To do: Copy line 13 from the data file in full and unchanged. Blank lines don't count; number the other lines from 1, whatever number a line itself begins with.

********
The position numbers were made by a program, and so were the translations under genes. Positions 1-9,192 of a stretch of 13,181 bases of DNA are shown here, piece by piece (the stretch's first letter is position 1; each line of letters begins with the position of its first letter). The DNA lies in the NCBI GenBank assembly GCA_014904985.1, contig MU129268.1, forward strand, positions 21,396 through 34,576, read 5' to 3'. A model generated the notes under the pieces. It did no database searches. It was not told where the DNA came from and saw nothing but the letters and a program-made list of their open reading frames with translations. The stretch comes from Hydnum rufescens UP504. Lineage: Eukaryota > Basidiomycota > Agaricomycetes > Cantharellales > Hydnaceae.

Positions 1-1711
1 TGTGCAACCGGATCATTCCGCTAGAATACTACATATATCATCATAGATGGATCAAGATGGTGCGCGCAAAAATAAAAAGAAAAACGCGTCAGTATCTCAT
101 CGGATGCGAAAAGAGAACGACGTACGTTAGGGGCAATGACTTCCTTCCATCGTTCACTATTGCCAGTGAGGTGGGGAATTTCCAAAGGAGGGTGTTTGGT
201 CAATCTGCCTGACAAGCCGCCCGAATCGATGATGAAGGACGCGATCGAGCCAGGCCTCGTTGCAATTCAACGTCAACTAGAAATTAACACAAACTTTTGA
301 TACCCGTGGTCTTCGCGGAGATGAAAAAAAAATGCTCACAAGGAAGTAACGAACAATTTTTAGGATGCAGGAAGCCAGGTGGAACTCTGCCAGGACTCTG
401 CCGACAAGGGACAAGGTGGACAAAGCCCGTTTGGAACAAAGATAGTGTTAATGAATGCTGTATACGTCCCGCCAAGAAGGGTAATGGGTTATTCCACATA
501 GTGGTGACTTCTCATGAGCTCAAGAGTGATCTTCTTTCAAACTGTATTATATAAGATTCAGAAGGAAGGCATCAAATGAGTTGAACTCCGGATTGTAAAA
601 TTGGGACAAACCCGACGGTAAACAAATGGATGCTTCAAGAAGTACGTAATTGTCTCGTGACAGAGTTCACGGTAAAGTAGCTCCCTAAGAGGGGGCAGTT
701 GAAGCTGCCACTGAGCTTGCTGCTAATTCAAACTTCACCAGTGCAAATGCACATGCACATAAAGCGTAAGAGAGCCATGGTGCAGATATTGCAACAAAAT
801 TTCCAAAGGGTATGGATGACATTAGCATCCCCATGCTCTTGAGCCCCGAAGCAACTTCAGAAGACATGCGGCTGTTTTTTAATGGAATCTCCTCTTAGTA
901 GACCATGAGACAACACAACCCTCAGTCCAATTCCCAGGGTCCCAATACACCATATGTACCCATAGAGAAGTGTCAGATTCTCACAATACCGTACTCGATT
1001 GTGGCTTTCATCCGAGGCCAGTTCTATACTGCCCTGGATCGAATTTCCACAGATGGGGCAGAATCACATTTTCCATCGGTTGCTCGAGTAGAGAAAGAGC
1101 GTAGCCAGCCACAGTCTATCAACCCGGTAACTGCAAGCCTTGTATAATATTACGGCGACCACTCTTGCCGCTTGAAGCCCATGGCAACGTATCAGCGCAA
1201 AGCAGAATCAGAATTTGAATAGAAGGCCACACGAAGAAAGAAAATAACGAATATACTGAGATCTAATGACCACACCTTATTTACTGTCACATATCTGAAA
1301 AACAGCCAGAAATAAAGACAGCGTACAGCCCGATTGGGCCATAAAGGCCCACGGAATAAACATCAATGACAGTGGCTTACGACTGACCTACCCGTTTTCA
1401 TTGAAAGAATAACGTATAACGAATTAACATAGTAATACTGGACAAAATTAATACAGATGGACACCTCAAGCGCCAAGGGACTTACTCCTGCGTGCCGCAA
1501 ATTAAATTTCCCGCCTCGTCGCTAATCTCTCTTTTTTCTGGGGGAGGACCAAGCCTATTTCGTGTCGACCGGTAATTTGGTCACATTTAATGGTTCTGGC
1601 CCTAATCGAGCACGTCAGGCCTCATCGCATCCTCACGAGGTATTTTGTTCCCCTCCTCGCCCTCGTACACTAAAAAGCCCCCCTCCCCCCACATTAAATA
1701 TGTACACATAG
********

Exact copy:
1001 GTGGCTTTCATCCGAGGCCAGTTCTATACTGCCCTGGATCGAATTTCCACAGATGGGGCAGAATCACATTTTCCATCGGTTGCTCGAGTAGAGAAAGAGC